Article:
How to Get US Citizenship

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What is U.S.Citizenship?
A citizen of the United States is a native-born, foreign-born, or naturalized person who owes allegiance to the United States and who is entitled to its protection. In addition to the naturalization process, the United States recognizes the U.S. citizenship of individuals according to two fundamental principles: jus soli, or right of birthplace, and jus sanguinis, or right of blood.

The 14th Amendment of the U.S. Constitution guarantees citizenship at birth to almost all individuals born in the United States or in U.S. jurisdictions, according to the principle of jus soli. Certain individuals born in the United States, such as children of foreign heads of state or children of foreign diplomats, do not obtain U.S. citizenship under jus soli.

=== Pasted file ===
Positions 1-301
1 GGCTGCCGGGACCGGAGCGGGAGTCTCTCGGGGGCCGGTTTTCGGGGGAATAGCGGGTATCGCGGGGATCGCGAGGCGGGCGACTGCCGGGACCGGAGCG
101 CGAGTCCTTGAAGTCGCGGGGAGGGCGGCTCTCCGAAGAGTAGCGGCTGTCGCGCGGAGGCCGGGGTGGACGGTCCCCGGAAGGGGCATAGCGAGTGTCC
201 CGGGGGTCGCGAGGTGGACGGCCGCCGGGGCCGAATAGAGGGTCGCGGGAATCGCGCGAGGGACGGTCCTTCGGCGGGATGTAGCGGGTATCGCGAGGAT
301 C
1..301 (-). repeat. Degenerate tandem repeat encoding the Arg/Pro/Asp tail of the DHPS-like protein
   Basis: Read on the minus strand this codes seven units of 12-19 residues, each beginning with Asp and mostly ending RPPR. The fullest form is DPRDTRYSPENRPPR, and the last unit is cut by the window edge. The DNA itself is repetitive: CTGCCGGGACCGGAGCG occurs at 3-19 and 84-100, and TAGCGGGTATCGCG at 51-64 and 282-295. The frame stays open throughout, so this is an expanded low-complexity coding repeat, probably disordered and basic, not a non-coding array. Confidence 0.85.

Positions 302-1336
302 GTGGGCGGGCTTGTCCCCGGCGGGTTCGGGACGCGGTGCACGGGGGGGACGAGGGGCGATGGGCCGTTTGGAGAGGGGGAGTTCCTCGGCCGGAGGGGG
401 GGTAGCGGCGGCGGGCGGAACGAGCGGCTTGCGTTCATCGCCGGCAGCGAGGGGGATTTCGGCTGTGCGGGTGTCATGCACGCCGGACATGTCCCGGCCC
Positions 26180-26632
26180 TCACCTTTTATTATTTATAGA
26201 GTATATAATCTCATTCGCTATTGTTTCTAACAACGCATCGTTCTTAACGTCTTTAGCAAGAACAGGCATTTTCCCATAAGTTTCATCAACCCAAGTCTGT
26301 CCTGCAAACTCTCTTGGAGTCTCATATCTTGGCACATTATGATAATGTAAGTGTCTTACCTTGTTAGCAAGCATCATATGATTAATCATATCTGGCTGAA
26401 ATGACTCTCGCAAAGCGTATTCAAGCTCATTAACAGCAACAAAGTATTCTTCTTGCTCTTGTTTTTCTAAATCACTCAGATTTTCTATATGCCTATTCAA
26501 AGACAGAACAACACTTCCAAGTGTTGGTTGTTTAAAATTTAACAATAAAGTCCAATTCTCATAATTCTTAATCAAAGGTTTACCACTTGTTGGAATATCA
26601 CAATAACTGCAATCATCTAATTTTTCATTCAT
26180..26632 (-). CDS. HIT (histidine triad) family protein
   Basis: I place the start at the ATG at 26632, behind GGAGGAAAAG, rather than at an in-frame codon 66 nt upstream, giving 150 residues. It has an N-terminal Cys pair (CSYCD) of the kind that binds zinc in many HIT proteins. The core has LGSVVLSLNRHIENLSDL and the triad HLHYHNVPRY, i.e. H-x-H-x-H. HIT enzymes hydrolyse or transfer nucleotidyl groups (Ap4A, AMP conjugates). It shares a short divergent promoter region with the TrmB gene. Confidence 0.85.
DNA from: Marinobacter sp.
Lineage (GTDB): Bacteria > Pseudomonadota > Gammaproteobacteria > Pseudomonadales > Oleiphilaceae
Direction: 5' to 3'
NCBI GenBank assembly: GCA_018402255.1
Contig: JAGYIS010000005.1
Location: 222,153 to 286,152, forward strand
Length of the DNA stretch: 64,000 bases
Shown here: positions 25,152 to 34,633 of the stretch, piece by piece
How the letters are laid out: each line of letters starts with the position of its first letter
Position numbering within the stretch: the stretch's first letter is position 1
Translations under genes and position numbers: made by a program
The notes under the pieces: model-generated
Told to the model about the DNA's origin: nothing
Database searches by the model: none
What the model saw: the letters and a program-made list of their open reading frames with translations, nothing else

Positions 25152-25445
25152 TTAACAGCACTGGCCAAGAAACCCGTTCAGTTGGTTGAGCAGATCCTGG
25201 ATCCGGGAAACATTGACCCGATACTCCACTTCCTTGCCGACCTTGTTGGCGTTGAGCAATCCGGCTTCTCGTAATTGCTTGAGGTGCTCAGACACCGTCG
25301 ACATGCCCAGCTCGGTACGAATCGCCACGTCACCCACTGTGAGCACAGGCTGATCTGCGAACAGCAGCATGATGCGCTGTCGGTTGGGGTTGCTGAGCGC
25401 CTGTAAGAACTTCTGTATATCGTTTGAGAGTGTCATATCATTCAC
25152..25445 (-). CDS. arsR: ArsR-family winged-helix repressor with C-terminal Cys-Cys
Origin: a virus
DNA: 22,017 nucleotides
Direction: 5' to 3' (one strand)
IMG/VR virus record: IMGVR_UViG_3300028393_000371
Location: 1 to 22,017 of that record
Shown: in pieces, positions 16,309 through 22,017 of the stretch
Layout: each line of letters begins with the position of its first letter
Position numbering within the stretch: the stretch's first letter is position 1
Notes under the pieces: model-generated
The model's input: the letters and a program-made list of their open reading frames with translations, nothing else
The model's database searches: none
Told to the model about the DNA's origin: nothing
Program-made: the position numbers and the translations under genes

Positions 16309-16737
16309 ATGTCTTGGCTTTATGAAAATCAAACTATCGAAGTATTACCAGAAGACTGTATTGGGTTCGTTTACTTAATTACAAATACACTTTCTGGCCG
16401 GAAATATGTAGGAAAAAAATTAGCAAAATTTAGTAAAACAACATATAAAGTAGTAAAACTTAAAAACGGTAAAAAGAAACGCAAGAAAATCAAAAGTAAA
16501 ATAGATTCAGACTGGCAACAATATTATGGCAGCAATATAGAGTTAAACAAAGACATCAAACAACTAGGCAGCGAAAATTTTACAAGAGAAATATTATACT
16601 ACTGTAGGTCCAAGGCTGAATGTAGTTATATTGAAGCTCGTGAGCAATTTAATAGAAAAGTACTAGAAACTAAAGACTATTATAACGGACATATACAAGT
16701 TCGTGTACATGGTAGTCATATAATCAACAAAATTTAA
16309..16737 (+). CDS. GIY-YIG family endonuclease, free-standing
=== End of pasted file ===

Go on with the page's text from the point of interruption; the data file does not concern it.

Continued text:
Certain individuals born outside of the United States are born citizens because of their parents, according to the principle of jus sanguinis (which holds that the country of citizenship of a child is the same as that of his / her parents). The U.S. Congress is responsible for enacting laws that determine how citizenship is conveyed by a U.S. citizen parent or parents according to the principle of jus sanguinis. These laws are contained in the Immigration and Nationality Act.

What is Naturalization?
Naturalization is the process by which U.S. citizenship is conferred upon a foreign citizen or national after he or she fulfills the requirements established by Congress in the Immigration and Nationality Act (INA). The general requirements for administrative naturalization include:

  • a period of continuous residence and physical presence in the United States;
  • residence in a particular USCIS District prior to filing;
  • an ability to read, write, and speak English;
  • a knowledge and understanding of U.S. history and government;
  • good moral character;
  • attachment to the principles of the U.S. Constitution; and,
  • favorable disposition toward the United States.